ConsumerRecords<String, Widget> records =    consumer.poll(Duration.ofSeconds(5));
                for (ConsumerRecord<String, Widget> record : records) {
                    Widget widget = record.value();
                    if (widget.getColour().equals("red") {
                        ProducerRecord<String, Widget> producerRecord = new ProducerRecord<>("widgets-red", record.key(), widget);
                        producer.send(producerRecord, (metadata, exception)-> {…….} );

Here is the code to do the same thing in Kafka Streams:

final StreamsBuilder builder = new StreamsBuilder();“widgets”, Consumed.with(stringSerde, widgetsSerde))
    .filter((key, widget) -> widget.getColour.equals("red"))
    .to("widgets-red", Produced.with(stringSerde, widgetsSerde));

You instantiate a StreamsBuilder, then you create a stream based off of a topic and give it a SerDes. Then you filter the records and write back out to the widgets-red topic.

With Kafka Streams, you state what you want to do, rather than how to do it. This is far more declarative than the vanilla Kafka example.


  • The Confluent Cloud signup process illustrated in this video includes a step to enter payment details. This requirement has been eliminated since the video was recorded. You can now sign up without entering any payment information.

Use the promo code STREAMS101 to get $25 of free Confluent Cloud usage

Be the first to get updates and new content

We will only share developer content and updates, including notifications when new content is added. We will never send you sales emails. 🙂 By subscribing, you understand we will process your personal information in accordance with our Privacy Statement.

Getting Started with Kafka Streams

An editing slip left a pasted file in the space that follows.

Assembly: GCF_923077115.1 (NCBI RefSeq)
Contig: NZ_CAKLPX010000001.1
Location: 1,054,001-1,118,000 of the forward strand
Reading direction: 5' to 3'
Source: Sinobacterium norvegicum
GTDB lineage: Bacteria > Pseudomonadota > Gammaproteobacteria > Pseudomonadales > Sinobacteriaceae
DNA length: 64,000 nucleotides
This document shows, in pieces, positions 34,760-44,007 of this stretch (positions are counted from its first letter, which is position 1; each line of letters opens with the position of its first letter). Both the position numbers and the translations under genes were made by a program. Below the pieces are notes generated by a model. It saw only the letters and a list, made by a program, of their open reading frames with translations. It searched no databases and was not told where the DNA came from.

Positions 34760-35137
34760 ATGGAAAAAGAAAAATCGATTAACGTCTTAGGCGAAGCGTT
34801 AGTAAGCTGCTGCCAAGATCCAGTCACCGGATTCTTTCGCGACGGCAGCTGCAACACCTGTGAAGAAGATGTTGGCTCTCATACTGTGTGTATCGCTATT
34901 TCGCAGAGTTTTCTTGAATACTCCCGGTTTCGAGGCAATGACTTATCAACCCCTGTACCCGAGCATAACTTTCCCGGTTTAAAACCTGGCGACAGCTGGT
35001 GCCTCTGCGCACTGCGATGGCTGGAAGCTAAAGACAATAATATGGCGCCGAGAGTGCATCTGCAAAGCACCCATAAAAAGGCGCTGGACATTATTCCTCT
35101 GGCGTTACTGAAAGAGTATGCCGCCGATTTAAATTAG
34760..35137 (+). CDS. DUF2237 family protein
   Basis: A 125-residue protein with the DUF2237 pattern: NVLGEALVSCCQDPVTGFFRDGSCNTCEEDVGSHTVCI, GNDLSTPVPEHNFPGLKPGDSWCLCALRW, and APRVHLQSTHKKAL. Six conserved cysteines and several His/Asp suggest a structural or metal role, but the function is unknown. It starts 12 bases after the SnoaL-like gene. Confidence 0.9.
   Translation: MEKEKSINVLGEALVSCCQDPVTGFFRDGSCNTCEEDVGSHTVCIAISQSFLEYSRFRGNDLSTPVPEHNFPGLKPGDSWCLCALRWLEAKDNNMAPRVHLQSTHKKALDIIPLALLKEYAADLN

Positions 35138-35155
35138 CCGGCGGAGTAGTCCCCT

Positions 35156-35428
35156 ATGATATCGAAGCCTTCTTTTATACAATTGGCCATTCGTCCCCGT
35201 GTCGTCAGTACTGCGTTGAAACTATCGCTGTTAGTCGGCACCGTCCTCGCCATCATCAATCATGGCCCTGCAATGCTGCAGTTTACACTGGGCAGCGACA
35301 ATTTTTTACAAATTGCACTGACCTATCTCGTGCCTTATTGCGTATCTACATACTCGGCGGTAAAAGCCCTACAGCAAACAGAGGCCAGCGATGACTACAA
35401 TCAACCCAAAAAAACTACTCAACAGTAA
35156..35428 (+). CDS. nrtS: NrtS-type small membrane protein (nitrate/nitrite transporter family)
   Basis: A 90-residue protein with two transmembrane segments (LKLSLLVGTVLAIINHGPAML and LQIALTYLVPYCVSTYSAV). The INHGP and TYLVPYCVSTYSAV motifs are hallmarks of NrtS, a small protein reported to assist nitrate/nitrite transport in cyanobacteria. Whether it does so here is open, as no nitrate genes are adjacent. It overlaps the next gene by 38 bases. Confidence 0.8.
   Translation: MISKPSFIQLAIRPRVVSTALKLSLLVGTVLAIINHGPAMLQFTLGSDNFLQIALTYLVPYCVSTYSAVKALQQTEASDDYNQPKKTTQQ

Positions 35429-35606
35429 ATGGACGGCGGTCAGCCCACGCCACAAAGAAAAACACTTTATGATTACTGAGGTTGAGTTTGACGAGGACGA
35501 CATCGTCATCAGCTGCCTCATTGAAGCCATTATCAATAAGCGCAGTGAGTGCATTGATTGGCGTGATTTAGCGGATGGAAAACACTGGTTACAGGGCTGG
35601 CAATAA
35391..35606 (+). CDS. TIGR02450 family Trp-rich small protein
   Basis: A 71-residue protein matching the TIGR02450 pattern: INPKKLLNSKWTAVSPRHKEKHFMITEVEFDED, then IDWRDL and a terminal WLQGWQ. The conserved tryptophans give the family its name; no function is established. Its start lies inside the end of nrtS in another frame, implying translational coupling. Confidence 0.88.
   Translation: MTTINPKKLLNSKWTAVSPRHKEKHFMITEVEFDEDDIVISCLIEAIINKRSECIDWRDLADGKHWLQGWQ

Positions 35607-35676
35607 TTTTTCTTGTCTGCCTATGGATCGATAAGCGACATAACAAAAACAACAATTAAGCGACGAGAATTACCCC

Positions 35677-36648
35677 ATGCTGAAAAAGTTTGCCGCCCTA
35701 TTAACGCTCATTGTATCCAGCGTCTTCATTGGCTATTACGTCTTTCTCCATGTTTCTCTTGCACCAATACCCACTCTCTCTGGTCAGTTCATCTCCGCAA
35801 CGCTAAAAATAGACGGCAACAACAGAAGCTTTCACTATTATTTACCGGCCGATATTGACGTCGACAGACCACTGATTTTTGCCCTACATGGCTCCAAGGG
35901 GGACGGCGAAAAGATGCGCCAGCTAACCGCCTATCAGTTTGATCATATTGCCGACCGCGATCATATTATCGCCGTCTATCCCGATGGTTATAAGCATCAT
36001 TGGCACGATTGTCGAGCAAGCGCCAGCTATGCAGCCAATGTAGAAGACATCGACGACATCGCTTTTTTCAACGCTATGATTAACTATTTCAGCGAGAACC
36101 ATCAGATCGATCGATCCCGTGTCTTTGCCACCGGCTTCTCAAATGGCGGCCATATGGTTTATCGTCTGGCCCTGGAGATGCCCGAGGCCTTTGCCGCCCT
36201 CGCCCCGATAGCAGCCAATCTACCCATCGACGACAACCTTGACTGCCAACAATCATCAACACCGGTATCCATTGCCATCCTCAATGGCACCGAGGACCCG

Hi, I'm Sophie Blee-Goldman with Confluent. Let's get started learning Kafka Streams. So before we get into what is Kafka Streams, let's take a step back and talk about what is Apache Kafka. Apache Kafka is an event streaming platform, it's distributed, so it's scalable and elastic and it's fault tolerant. And the fault tolerance property is gained by nature of being distributed. And by replicating the data across the storage nodes. So the storage nodes in Kafka are called Brokers and these storage nodes are just an instance of the Kafka Storage Layer Process running on your server or your laptop, whatever that may be. Now, at the heart of each Broker is this concept of a Log. It's not really the Log that most application developers might think of. This Log is a file and it's a special kind of file. It's a file that holds records or events. These Logs are append only. So as these events come in, they get appended to the end of the Log. And at that point they become immutable. So once immutable, that means they can't be changed, they can't be updated and they don't go away. So this means that unlike some of the message queuing systems, you might be familiar with, Kafka records will be stored forever and they won't disappear as soon as they are consumed like a typical message queue. Now you don't really want to be storing infinite data though you can with some of the tiered storage features you don't always want to, and you can always care about data past a certain point. So Kafka lets you configure a retention on the Logs that are stored by Kafka. It can be in terms of a size, like a certain number of gigabytes for your dataset or in terms of time. Like you don't want to keep records past seven days, which is the default in Kafka. So in Kafka you can set this retention time for each topic specifically. Now topic is really kind of the manifestation of a Log and Kafka, a topic is a logical grouping of events, usually some relation to each other. So you might have a Kafka of customer purchase events or user addresses. Usually it's going to be something that relates to one another in some logical way. And the topic itself really is just a name that is given to the Log. So on the broker, they store each log and directory names by that topic. Now you have your data in Kafka on these Brokers, and now you might be wondering how do you get it in there and how do you get it out? And how do you do something with it? Data is not really any good to you if it's just sitting there on a node. Well, Kafka has a producer and consumer client API, and that is used to do both of these things. The producer client is responsible for getting the data into Kafka. The producer client will send a produce or a send request along with the batch of records and the name of the topic that these records should go into. Now, once these records get appended to a topic, they are going to be appended at a certain position in said topic. And this position is what's known an Offset in Kafka. Now the consumer can use this offset to specify where in the log it would like to start consuming from. So a consumer will send a fetch request. And along with the name of the topic that it would like to consume records from, and potentially an offset that it has started reading from. So this could be the zero offset at the very beginning of the Log, or I could say I only care about records starting from at the time that I'm consuming and only send me new records or it can subscribe to the Log at any position in between using the Offset. So the Offset really identify as a record and it's positioned inside the Log. Now a lot of the time you're going to be doing nothing but producing and consuming from the Log. This is a pretty common pattern where you have your data in a database somewhere, or you have your application events coming in and you really just want to get them either to Kafka or out of Kafka, as you are attaching different things and streaming your events through Kafka. So for this, you can use the the producer client API, but you would end up writing a lot of common and boilerplate code to do so as you would just be sending the records and receiving them. Now, of course, Kafka makes this easy for you as well. Kafka provides what is called Kafka Connect, which is really just a framework that does all that boilerplate code for you. And you could write different connectors for specific databases or common sources or sinks of data that you might have. So for example, you have a MongoDB instance. You don't have to write your own producer and consumer application just to get data in and out of there. You can just hook up the MongoDB connector and it will do all that for you. Connect is useful when you just want to get data in and out, but often you want to do something more useful with the data that is in Kafka. And that's where Kafka Streams comes in. Kafka Streams is the streaming engine. And of course the topic of this course. So let's give an example. How would you process events in Kafka? To take a concrete example here? Imagine we have a widget factory. So you're producing widgets. They have some kind of sensors that are on the production line and these sensors have data about the event itself, metadata like the timestamp, the ID, the widget type, and then there's the actual reading or the data. So that might be something like the temperature in Celsius or the weight in this case. You know, you want to make sure that the temperature isn't too high or else that might imply this thing is wrong with the widget, or if the weight is too low, then there might be some manufacturing flaw that you would like to inspect. So you have this information flowing through Kafka in this widget schema, and you want to do something with it. So here's how you would actually write a consumer and producer application that did something with these widgets. Now take, for example, you want to focus on a specific kind of widget only. Maybe you only care about the red widgets, to fill the color, or you've heard that is wrong with the red widgets. And you want to filter out only the red widgets and send that to you a special red widget topic that you can then further process. To do that with a consumer and producer, you have to first obviously instantiate the consumer and producer. You want to make sure that you use a try with resources to close them properly and clean up all the resources associated with them. And then you get to the actual code itself. So with the consumer, you first have to subscribe to the widgets topic that just tells the consumer, when I send a fetch request, I should ask for the events that are in this widget topic. And then you get to a normal event loop for this consumer where you are pulling for more records from this topic. So for each record that you get, you want to take a look at the widget and if it's red, then you wrap it in this special producer record. And then you send it to this widget topic that you have for the red widget specifically. So all that code is what you need is to do a simple filtering and consuming and producing loop. And that's not even counting any of the air handling that usually would go into this. So now let's take a look at how you would do something like this in Kafka Streams. So the first thing that you'll notice with Kafka Streams is it's a lot less code. A lot of the framework of the consumer and the producer is done under the cover. So you don't have to worry about it. Now in Kafka Streams, the first thing you do is declare this Streams Builder object. And that really just tells streams what to do and what you want these events to be processed with. So in this example, you would first create a stream from this widgets topic and all you have to do rather than deal with any actual consumer itself is specify the type of the objects in this widget topic. So in this case, it would be a string as the key and the value is this widget. Now the key can be anything. It doesn't really matter necessarily in this case, the more important thing here is the widget itself. Now that you have the stream, the next thing that you might want to do is filter. In this example, we are filtering for the color red, which previously meant iterating over every single record and potentially dealing with any errors that arise there. Now with Kafka Streams, all you have to do is call this filter operator and specify what you are filtering. You just pass it into predicate in this case that the color is red and that's it. And finally, to actually produce it to your output topic, your widgets red topic, all you do is call to and similarly to with the consumer, you tell it what the type is and what to produce it with, in this case of string and again the widget and that's it. And you're done. So it's really a lot less code, and it's a lot easier to wrap your mind around. One of the main advantages of Kafka Streams over the Plain Producer and Consumer API is that it's declarative. Whereas with the Plain Clients API, it is imperative. In the previous example we were telling the consumer and the producer exactly what to do and how to do it every step of the way. Whereas with Kafka Streams, all you have to do is tell it what you want to be done through these records and not how to do it. And all of that is taken care of you by Kafka Streams framework. So what is Kafka Streams? Kafka Streams is just a Java library that you use to write your own stream processing applications in Java like you would for any other application. It's important to note that this is something you would run on its own, not on the same note as the Broker. It's an unrelated process that connects to the Broker over the network, but can be run anywhere that can connect to the Broker. So Kafka Streams is really powerful because you can build standard Java or Scala applications, not with any extra special functionality that requires running it as a cluster. In other words, Kafka Streams is a standalone application that streams records to and from Kafka. All you need to do is write your application, then build it into a JAR file and execute it like you would any other Java application. Where you actually deploy the application is entirely up to you. This is very convenient because it means you can easily run it on your laptop for development or on Super BB servers up in the cloud. So no more clusters, you just provide it with the host and the port name of a Broker and start the application. Whether you start this on your laptop or on some BB server somewhere, Kafka Streams doesn't care, it just runs. Combine this with Confluent Cloud, and you've got some serious stream processing power with very little code investment. To get started, go to the URL on the screen and click the "Try Free" button. Then enter your name, email and password. This email and password will be used to login to the Compliment Cloud later. So be sure to remember it. Click the "Start Free" button and watch your inbox for a confirmation email to continue. The link in your confirmation email will lead you to the next step where you can choose between a basic, standard or dedicated cluster. The associated costs are listed, but the startup amount, freely provided to you will more than cover everything you need for this course. Click "Begin Configuration" to choose your preferred cloud provider, region and availability zone. Costs will vary with these choices, but they're clearly shown in the bottom of the screen. Continuing to set up billing info. Here you'll see that you received $200 of free usage each month for the first three months. Also by entering the promo code STREAMS101, you receive an additional $101 of free usage to give you plenty of room to try out the things that we'll be talking about. Click Review, to get one let's look at the choices you've made, then launch your new cluster. While your cluster is provisioning, join me for the next module in this course.